Written by: Drake Morgan
Modern horror writers have broken into two schools of thought. Horror has come to mean the gore and guts style while it seems dark fiction has come to represent the Gothic literary tradition in the modern era. Here is my Top Ten list of modern Gothic, or dark fiction novels, that rival anything from the 1800s.
In the Now
1) Bruce Boston: Dark Roads: Selected Long Poems 1971-2012 – Although obviously a poetry collection, Lord Byron set the stage for the Gothic poetry tradition. Bruce Boston has taken the mantle with skill and grace. His work is disturbing, challenging, and haunting. Like Byron, he peers into the darkness of the soul to reveal the shadows we desperately try to hide.
2) William Meikle: The Auld Mither – Based on an ancient Celtic legend, Meikle brings the old tale into the modern world in this intense novella. He redefines evil and forces the reader to examine modern notions of reality, good, and bad.
3) Joyce Carol Oates: Bellefleur – Infused with magical realism, Oates takes the classic Gothic construct of the multi-generational family and infuses it with supernatural, other worldly elements of our modern era. Concepts such as telekinesis, prophecy, and collective morality become symbolic of inevitable change, both good and bad.
4) Henry Farrell: Whatever Happened to Baby Jane? – Most well-known as a movie, Farrell’s book is even more macabre. The spiraling madness focuses not only on Jane, but like Poe’s House of Usher, seems to ooze from the walls of the house itself. He skillfully illuminates the incredibly creepy aspects of both Vaudeville and child performers. Definitely go beyond the films.
5) Robert Dunbar: Willy – With one of the most unreliable narrators I’ve ever encountered, Dunbar creates a story of lies, deceit, abuse, power, and phantoms of the mind and supernatural sort. The reader is never really sure what is happening or what is real throughout. This creates a tightrope of tension and an undercurrent of fear that never lets up until the horrific conclusion. Even then we are left with uncertain trepidation about the events that unfolded.
6) Ronald Malfi: The Floating Staircase – Malfi’s story is in the style of the Gothic ghost story. We have a supposedly haunted house, dark deeds from the past, and an unstable mind. What is real and what is madness? Malfi creates a razor-thin line between reality and the supernatural in this tale.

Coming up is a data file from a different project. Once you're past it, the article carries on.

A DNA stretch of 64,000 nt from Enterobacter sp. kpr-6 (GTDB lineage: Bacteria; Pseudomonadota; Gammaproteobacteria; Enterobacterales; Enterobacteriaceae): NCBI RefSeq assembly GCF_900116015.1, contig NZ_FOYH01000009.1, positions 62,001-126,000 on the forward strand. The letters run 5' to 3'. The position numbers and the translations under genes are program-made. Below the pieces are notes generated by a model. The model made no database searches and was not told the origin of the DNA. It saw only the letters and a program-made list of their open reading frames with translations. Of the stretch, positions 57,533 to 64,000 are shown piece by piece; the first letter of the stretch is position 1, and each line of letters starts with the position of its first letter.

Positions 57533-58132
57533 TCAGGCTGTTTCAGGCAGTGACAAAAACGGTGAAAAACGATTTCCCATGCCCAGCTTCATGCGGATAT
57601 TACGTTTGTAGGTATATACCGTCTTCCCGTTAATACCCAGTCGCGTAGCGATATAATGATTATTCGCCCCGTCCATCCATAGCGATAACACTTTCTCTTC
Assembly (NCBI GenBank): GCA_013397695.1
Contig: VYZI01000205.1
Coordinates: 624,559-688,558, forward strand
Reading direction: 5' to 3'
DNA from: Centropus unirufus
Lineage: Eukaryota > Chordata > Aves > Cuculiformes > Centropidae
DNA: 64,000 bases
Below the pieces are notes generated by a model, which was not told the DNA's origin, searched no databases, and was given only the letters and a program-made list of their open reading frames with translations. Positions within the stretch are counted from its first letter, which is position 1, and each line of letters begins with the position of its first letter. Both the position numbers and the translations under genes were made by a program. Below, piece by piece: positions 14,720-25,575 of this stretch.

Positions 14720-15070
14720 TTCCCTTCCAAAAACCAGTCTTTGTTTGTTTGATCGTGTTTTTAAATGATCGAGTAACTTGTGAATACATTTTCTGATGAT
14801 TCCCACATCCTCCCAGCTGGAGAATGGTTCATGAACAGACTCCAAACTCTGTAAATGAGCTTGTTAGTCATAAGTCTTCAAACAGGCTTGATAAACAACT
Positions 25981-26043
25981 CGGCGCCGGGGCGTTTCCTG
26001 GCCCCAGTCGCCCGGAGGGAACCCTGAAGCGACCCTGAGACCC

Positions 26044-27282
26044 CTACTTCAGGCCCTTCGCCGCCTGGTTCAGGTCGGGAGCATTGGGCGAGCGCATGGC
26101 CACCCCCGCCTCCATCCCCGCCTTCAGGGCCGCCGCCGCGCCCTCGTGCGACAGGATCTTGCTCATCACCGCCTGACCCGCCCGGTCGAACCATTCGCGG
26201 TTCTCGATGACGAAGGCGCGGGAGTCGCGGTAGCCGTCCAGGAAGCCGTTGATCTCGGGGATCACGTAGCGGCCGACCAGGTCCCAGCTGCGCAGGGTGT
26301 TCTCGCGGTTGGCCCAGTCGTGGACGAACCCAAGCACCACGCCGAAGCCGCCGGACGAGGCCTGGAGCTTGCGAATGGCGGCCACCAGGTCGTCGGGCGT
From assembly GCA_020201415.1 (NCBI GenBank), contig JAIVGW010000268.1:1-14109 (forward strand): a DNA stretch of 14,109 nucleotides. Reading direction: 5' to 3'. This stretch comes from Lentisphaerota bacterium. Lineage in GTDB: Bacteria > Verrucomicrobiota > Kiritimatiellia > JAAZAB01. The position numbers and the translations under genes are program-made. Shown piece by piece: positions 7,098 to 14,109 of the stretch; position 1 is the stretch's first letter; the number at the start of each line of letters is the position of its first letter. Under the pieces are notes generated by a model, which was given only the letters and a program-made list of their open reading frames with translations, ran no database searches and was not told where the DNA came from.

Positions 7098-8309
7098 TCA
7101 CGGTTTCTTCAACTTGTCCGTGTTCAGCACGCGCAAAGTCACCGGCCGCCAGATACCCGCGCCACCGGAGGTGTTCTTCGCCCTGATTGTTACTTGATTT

7) B.E. Scully: Verland: The Transformation – Unlike most modern vampire tales, Verland: The Transformation is not entirely about the vampire. Like Shelley’s Frankenstein, the vampire is a literary character used to explore far more intense themes than sucking blood and turning into bats. Shelley explored the depths of power in creating life. Scully explores the depths of power in taking life. Shelley’s protagonist battles his soul over the creation of life itself. Scully’s protagonist battles her soul for the power of taking life for immortality.
8) Anne Rice: Interview with the Vampire – Like Dracula, this one is pretty obvious. While not as thematically rich as other vampire tales on these lists, Rice was the first to give us Lord Ruthven for the modern world. Lestat is Polidori’s aristocratic, selfish monster for the modern age. Just as Polidori usurped the legend from the shuffling dead revenant of the Middle Ages, Rice usurped the modern legend both from the campy film stereotype and the throat-ripping, cape-flapping image.
9) Stephen King: The Body – Although technically a short story, King embodies the Gothic tradition in this tale of youth and innocence lost. A group of friends make their way to view a dead body. Rich in symbolism, the body becomes a focal point for their loss of innocence. They no longer can truly revel in their immortality any longer.
10) Peter Straub: Ghost Story – Even the title suggests Gothic here. Spanning decades, this is a story of dark secrets, murder, revenge, and the supernatural. Straub creates such a tense atmosphere that it almost cracks at times. Four friends block out the past. They pretend nothing is wrong. They are upstanding citizens after all. But the veneer begins to crumble as the veil between the world of the living and the dead dissolves.
As with the list from the 1800s, are there more? Of course there are. This is a sample of ghosts, vampires, and the creepy that will give you an introduction into modern Gothic. Keep exploring. There are more shadows just around the next corner.